• As misquoted in The Conservative Soul: How We Lost It, How to Get It Back (2006) by Andrew Sullivan, p. 131
                                                                                                                                                                      • Flattering as it may be to the human mind, & truly honorable as it is to receive from our fellow citizens testimonies of approbation for exertions to promote the public welfare it is not less pleasing to know that the milder virtues of the heart are highly respected by a society whose liberalprinciples must be founded in the immediate laws of truth and justice. To enlarge the sphere of socialhappiness is worthy the benevolent design of the Masonic Institution and it is most fervently to be wished, that the conduct of every member of the fraternity, as well as those publications which discover the principles which actuate them may tend to convince Mankind that the grand object of Masonry is to promote the happiness of the human race.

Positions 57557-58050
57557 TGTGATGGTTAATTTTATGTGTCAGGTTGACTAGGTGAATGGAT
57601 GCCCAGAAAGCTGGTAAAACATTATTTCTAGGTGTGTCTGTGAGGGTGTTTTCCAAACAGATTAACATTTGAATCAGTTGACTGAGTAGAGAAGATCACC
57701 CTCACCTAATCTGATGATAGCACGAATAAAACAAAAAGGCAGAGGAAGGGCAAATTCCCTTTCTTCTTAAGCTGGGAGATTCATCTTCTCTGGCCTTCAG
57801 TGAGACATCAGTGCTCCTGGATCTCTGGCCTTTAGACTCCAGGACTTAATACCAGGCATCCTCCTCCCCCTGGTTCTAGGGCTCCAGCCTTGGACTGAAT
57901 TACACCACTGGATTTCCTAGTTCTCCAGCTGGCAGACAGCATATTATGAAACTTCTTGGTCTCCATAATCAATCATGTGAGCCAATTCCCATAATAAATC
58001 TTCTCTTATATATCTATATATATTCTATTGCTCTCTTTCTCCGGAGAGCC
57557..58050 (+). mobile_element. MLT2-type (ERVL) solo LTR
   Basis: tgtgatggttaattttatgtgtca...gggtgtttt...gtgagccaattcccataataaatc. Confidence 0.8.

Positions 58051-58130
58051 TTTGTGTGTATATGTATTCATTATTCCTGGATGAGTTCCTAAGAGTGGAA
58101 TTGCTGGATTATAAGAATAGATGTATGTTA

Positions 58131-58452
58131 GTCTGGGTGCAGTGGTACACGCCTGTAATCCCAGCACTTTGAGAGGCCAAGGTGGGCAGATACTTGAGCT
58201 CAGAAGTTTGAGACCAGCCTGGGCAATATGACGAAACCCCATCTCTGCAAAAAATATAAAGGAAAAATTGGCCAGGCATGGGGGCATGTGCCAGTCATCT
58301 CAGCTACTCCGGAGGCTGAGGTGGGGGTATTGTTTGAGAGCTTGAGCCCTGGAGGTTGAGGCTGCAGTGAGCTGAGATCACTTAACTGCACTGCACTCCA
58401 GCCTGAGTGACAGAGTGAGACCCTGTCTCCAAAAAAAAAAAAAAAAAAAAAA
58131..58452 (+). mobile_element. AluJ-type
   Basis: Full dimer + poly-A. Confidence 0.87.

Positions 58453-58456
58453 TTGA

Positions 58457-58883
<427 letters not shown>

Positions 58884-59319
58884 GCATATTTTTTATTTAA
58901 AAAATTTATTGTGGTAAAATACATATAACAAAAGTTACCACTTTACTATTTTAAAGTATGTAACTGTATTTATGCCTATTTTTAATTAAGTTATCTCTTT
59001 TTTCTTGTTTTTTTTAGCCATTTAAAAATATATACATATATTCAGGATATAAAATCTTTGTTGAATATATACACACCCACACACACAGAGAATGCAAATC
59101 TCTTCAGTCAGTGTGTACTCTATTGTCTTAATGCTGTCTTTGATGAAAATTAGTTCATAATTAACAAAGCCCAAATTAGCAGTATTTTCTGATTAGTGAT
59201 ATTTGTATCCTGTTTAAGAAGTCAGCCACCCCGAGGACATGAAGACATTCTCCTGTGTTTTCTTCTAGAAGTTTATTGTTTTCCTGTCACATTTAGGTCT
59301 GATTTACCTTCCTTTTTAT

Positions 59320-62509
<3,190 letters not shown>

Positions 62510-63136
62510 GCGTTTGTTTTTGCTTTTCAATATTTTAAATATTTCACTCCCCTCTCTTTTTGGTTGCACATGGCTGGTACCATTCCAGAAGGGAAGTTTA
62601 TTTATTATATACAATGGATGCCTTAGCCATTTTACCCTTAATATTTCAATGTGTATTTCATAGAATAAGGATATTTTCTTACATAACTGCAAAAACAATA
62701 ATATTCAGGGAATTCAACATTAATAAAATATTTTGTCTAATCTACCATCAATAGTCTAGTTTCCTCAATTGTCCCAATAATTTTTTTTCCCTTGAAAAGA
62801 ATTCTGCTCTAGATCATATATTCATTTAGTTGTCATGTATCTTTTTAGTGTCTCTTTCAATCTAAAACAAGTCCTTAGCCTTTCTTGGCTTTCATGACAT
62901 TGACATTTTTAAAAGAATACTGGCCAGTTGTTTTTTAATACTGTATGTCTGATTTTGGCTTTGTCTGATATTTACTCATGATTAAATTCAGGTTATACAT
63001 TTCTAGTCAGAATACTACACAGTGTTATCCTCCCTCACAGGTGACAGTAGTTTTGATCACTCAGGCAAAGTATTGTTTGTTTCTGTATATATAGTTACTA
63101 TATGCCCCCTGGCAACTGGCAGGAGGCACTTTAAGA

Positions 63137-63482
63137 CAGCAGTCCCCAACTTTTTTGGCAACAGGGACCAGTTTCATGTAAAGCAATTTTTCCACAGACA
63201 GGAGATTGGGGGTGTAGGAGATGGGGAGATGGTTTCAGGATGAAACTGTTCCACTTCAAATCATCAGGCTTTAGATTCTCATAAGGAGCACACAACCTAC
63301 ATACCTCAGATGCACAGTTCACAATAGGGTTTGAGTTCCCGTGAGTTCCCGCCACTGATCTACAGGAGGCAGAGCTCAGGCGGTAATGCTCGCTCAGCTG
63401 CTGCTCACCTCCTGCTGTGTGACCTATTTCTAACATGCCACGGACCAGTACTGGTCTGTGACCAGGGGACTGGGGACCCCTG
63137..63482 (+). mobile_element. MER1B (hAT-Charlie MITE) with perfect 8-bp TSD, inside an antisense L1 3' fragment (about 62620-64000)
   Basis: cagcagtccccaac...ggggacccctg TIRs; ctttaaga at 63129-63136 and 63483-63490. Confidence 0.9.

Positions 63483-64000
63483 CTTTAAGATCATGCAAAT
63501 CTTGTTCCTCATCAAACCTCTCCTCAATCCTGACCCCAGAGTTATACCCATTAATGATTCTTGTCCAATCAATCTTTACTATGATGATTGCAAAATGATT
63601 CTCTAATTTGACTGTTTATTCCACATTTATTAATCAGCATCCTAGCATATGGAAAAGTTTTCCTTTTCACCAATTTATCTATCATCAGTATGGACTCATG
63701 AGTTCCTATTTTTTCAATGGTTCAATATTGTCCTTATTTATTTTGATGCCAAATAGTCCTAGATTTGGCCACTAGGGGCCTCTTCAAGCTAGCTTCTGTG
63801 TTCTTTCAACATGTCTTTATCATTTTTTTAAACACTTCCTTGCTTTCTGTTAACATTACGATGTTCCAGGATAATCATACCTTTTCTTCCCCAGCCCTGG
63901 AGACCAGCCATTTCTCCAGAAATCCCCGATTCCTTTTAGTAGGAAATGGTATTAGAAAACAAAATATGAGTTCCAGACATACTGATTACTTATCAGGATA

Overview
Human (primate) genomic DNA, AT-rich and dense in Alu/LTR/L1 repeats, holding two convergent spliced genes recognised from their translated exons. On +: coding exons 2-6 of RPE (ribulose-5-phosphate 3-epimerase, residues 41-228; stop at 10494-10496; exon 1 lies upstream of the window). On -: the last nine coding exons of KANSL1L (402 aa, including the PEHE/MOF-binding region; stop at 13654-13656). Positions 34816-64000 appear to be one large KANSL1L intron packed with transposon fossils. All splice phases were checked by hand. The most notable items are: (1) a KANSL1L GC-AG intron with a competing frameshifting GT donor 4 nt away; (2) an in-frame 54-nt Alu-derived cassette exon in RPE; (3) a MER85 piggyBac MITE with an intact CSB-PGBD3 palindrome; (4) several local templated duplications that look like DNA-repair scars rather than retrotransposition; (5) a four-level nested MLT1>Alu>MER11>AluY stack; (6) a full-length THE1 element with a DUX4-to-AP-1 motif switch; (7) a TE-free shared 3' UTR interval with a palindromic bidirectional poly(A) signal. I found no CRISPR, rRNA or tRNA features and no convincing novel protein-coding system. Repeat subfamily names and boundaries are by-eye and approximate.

, published in The Writings Of George Washington (1835) by Jared Sparks, p. 201
                                                                                                                                                                        • We have abundant reason to rejoice, that, in this land, the light of truth and reason has triumphed over the power of bigotry and superstition, and that every person may here worship God according to the dictates of his own heart. In this enlightened age, & in this land of equal liberty, it is our boast, that a man's religious tenets will not forfeit the protection of the laws, nor deprive him of the right of attaining & holding the highest offices that are known in the United States.